That time will come. For now, here are some tidbits from airports around the country.

Pay respects to civil rights icon John Lewis at ATL Airport

In April 2019, Hartsfield-Jackson Atlanta International Airport (ATL) unveiled an exhibit in the domestic atrium titled “John Lewis – Good Trouble” to honor the longtime U.S. Congressman and civil rights icon.

Lewis died late last week, on July 17, and the exhibit has turned into a memorial tribute where travelers can stop and pay respects.

New Concourse E extension at PDX Airport

Courtesy Port of Portland

We shared the news last week about the opening of the new Concourse E extension at Portland International Airport (PDX).

Here’s a bit more about the project.

The extension brings the first new gates to PDX in more nearly 20 years and offers views of Mt. Hood and the Columbia Rivier.

The new concourse extension also features two aerial sculptures by Jacob Hashimoto featuring 11,000 paper kits and 450 different graphics representing Portland’s river, bridges, and neighborhoods.

Hashimoto’s PDX artwork may be familiar to travelers. He also has his work displayed at San Francisco International Airport (SFO), in the lobby of SFO Grand Hyatt.

A new concourse at Nashville International Airport too

Portland isn’t the airport that cut the ribbon on a new concourse last week.

On Friday, July 17, the first Southwest Airlines flight took off from Nashville International Airport’s (BNA) new $292 million Concourse D.

Texas Ranger statue removed from Dallas Love Field

Courtesy Dallas Love Field

Statues are toppling and being taken down around the country because the historical figures they portray had a role in the oppression of others.

Included in this movement is the removal of the iconic Texas Ranger statue from the main lobby at Dallas Love Field Airport.

The 12-foot-tall bronze statue has been on display at the airport on and off since 1963 but was taken down in early June.

City officials decided to remove the statue. Their decision was prompted by published excerpts from a new book documenting the history of the Texas Rangers law enforcement agency and its connections to brutality and racism, the Dallas News reported.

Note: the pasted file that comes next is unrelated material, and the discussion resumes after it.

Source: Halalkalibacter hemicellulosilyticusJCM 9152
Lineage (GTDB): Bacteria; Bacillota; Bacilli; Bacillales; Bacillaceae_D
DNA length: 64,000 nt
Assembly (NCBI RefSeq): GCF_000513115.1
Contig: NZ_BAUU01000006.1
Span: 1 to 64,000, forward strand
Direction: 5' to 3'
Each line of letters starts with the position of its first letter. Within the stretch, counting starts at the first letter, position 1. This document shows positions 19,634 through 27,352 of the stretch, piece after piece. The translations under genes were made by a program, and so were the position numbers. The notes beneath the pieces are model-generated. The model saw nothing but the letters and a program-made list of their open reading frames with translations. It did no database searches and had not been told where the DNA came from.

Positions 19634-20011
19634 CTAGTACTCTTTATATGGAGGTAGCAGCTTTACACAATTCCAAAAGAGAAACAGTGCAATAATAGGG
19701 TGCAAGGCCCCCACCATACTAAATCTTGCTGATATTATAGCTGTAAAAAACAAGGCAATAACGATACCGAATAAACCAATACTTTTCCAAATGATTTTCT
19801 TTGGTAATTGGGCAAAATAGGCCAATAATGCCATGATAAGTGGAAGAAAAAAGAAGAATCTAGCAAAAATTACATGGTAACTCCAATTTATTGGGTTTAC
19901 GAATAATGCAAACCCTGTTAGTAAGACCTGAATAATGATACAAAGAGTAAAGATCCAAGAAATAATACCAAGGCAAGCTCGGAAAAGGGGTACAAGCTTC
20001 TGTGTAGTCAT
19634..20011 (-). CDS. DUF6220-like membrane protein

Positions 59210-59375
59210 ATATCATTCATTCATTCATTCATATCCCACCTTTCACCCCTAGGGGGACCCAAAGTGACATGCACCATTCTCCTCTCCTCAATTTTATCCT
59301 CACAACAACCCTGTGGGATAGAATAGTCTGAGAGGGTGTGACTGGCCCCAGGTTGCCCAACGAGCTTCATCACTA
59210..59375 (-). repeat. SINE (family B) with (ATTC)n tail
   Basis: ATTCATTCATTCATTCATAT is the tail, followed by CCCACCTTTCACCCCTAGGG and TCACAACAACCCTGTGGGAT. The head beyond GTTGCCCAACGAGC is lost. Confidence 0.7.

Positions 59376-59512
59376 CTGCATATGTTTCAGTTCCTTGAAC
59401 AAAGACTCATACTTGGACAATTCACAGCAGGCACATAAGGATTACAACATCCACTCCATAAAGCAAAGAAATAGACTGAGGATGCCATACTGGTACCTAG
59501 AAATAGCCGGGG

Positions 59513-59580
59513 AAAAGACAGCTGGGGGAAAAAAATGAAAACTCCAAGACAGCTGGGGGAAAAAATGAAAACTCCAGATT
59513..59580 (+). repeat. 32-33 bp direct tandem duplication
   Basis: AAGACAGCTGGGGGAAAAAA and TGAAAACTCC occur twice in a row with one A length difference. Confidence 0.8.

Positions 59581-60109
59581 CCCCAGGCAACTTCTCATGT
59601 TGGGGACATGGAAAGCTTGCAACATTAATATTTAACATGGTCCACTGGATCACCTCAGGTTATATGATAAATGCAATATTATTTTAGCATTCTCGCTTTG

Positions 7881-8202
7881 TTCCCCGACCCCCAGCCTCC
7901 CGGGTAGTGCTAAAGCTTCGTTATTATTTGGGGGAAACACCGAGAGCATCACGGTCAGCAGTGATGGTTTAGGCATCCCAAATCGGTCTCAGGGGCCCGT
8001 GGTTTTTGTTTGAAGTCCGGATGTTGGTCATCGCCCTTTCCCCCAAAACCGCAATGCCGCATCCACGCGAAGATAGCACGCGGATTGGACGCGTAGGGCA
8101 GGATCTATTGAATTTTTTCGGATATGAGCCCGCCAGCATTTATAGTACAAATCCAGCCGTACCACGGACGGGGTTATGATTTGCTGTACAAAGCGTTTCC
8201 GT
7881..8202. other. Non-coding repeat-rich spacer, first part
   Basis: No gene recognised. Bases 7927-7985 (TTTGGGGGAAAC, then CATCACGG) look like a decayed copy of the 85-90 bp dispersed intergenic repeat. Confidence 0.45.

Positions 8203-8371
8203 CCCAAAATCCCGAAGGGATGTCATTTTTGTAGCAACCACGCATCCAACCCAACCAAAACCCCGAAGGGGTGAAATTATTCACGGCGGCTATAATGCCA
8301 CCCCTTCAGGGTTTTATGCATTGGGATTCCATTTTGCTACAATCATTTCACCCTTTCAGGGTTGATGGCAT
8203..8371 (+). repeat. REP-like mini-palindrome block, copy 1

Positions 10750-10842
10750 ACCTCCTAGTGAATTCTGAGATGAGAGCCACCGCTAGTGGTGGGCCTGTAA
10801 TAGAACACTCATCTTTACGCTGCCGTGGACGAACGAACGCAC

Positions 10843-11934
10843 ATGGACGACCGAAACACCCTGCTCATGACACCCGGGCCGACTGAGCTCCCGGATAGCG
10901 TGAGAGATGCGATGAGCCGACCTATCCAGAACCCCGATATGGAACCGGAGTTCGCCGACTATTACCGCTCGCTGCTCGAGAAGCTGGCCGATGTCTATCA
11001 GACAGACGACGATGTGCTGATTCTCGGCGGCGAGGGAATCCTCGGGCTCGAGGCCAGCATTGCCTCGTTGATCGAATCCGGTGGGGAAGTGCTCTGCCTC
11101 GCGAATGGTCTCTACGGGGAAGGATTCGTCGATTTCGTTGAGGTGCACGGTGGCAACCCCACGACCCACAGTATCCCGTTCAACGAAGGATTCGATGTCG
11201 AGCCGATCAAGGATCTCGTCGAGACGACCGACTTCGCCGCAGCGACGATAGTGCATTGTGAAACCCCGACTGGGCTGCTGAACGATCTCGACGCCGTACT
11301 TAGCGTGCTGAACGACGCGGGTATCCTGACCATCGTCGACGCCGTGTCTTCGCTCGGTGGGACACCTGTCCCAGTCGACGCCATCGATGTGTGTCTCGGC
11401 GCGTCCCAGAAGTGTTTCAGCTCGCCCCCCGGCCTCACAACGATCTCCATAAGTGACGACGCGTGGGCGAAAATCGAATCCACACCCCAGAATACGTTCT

In his book “Cult of Glory: The Bold and Brutal History of the Texas Rangers“, and in an article published in D Magazine, Doug J. Swanson explains how during almost 200 years of patrolling Texas, many Texas Rangers “performed countless acts of bravery and heroism.”

But, Swanson says, some Texas Rangers were also responsible for “terrifying atrocities, including massacres on the Texas-Mexico border.”

The Texas Ranger statue that was at Dallas Love Field turned out to be especially problematic.

Sgt. E.J. “Jay” Banks, the Texas Ranger who served as the model for the statue at Dallas Love Field, was the commanding Ranger on the scene in 1956 when attempts were made to integrate the high school in Mansfield, near Dallas.

“But unlike state police in other Southern racial hotspots, the Rangers in Mansfield did not escort black students past howling mobs of white supremacists. They had been sent instead to keep the black children out of a white school,” Swanson writes, “A wire service photo showed [Banks] casually leaning against a tree outside Mansfield High. To his left, above the school’s entrance, was a dummy in blackface, hanging from a noose.”

What will happen to the statue – the spot it once filled at Dallas Love Field Airport?

According to an airport spokesman, “It has been placed into storage and the City of Dallas Office of Arts and Culture will lead the conversations and decisions as to what will happen to it next. There is no plan at this time to place anything else in that space.”